Vinegar is in Providence for just over a week to perform in Luna Loba and set up an installation piece entitled The Fainting Room, The Vanity Table: A Period Piece or Cats and Pansies go f*ck yourself, open through November 25 in AS220’s reading room. The cramped room is a dizzying collision of color and texture. The walls are caked with vibrant silk scarves, glittery fabrics, body-like sculptures made of yarn, and beautiful scraps of trash. A yellow dress embroidered with the word “FUCK,” gloves with bloody tips, a teddy bear with vampire fangs, and a robotic head with orange plastic cups for eyes can all be found in the room that feels like a bizarre, 3D eye-spy. This piece, Vinegar tells me, is about how masturbation was used to treat female hysteria, and how women’s pleasure was at once recognized and pathologized. Viewers are invited try on wild costumes Vinegar made, and integrate themselves into this twisted sanctuary. There are secret party poppers throughout the space that explode with glitter when pulled so folks can “pop one off” so to speak, if they find them. The layers of materials are a bit alarming and can be difficult to connect to the broader theme, but the experience is thought-provoking and engaging. Vinegar’s aesthetic is defined by the fact that they create explicitly for themself, and claim to be unconcerned by how anyone interprets it. “My work is really selfish,” they say when asked about what drives them to create, “I don’t care at all what other people think of it. It just brings me so much joy! ” 

In addition to the AS220 installation piece, Vinegar’s art has been showcased in dozens of other art spaces, including Providence’s Yellow Peril Gallery and the SATELLITE Art Basel Festival in Miami, a showcase of promising new artists from around the world. Vinegar has also worked with Hermès Foundation, a Parisian fashion house with a silk workshop just south of Lyon that accepts three emerging artists each year to take part in a four month long, fully funded artistic retreat. The artists have full access to Hermès’ luxury materials and support from their staff. Vinegar was the first American artist invited to the program—while there, they produced 300 fabric creations printed with drawings, photocopies, and trash textures.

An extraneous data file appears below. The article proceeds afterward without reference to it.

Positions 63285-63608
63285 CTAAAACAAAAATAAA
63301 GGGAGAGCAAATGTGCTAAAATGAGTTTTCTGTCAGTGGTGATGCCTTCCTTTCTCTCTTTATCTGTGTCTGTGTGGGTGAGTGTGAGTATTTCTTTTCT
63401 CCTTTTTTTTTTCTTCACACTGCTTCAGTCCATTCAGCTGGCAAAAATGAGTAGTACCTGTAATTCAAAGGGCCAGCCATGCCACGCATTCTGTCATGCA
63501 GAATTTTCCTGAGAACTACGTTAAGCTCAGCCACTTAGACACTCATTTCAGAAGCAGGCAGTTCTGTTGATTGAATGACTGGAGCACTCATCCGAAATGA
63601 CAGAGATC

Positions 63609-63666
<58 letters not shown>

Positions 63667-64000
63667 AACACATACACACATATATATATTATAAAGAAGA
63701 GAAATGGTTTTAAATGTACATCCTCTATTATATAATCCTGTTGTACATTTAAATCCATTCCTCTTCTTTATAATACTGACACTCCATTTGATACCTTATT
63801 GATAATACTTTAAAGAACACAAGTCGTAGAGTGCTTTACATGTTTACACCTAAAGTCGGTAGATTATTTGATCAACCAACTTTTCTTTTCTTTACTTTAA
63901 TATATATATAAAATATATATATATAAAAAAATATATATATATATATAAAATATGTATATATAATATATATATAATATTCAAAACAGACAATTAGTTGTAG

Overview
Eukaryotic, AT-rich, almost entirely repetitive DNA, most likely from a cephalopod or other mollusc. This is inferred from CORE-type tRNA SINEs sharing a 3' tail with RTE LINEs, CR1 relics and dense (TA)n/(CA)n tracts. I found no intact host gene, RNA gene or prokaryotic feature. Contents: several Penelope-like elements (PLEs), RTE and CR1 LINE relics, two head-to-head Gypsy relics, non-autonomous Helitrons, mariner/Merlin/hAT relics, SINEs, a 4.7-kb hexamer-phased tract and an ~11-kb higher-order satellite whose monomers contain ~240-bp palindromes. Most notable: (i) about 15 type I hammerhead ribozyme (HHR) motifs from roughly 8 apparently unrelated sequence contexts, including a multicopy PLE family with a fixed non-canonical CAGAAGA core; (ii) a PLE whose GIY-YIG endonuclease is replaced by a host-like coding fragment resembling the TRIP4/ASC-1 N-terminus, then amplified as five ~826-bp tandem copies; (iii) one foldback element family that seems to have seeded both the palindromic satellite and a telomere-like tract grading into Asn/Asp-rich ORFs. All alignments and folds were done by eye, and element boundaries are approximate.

Vinegar’s creations are impossible to categorize into one artistic discipline. “It’s a beautiful nightmare,” they say when asked to describe their artistic practice. “I’m always inspired by what is just lying about and how I can turn that into a fantasy world.” Their fantasy sometimes manifests as a performance piece, like the interactive tarot card reading, and at other times as installation art, fashion, puppetry, fabric design, and homemade dolls. Nothing is off-limits. Vinegar works extensively with found materials, and is particularly interested in the integration of trash as an art medium. Vinegar views the process of transforming litter into art as a form of magic. 


Vinegar’s magical, maximalist aesthetic has deep roots. They moved several times throughout their childhood, living in York, Maine; Dover, New Hampshire; and Vernon, Connecticut, among other places in the northeast. Vinegar lived in a trailer home for most of their youth, which was elaborately decorated with items Vinegar’s family collected. They found their decor in the same places Vinegar now sources their art materials: thrift stores, yard sales, and trash bins. Vinegar made a habit as a young child of stalking cats and snatching away the small animals the felines were preying up; young Vinegar constructed shrines for these dead vermin and orchestrated extensive funeral ceremonies on their behalf. So too, Vinegar’s grandmother was an important early influence: she was a doll maker and taught Vinegar her practice. Vinegar’s grandmother also introduced them to tarot reading at age 12, a practice which is still important to Vinegar both artistically and spiritually.

Vinegar’s early eclecticism led to their involvement in the local punk scene in high school. When they got in trouble for wearing spiked bracelets to school, they created paper maché versions to keep their edge while begrudgingly complying with the dress code. When asked what drew them to punk music, Vinegar’s eyes lit up: “I fell in love with the whole neo-cabaret of the early 2000s—that whole ‘crust glam’ thing.” Vinegar’s band was called “Army of Broken Toys,” for which they played bass, screamed a lot, and spat blood on stage. 

The motley Army of Broken Toys moved to Boston after Vinegar finished high school, where the band became part of an artist group called the Ominous Collective. The band squatted in abandoned buildings and made “wild youthful decisions,” only some of which have become fond memories of adventure. Eventually, Vinegar became fed up with the angsty egos of the musician community, and they ran away with the head of the art collective (which was quite scandalous, as both he and Vinegar were married to other people at the time) in the middle of the night, driving across the country to Portland hungry for a new start on a new coast. But Portland didn’t pan out, and soon Vinegar returned to the East Coast, ready for a change.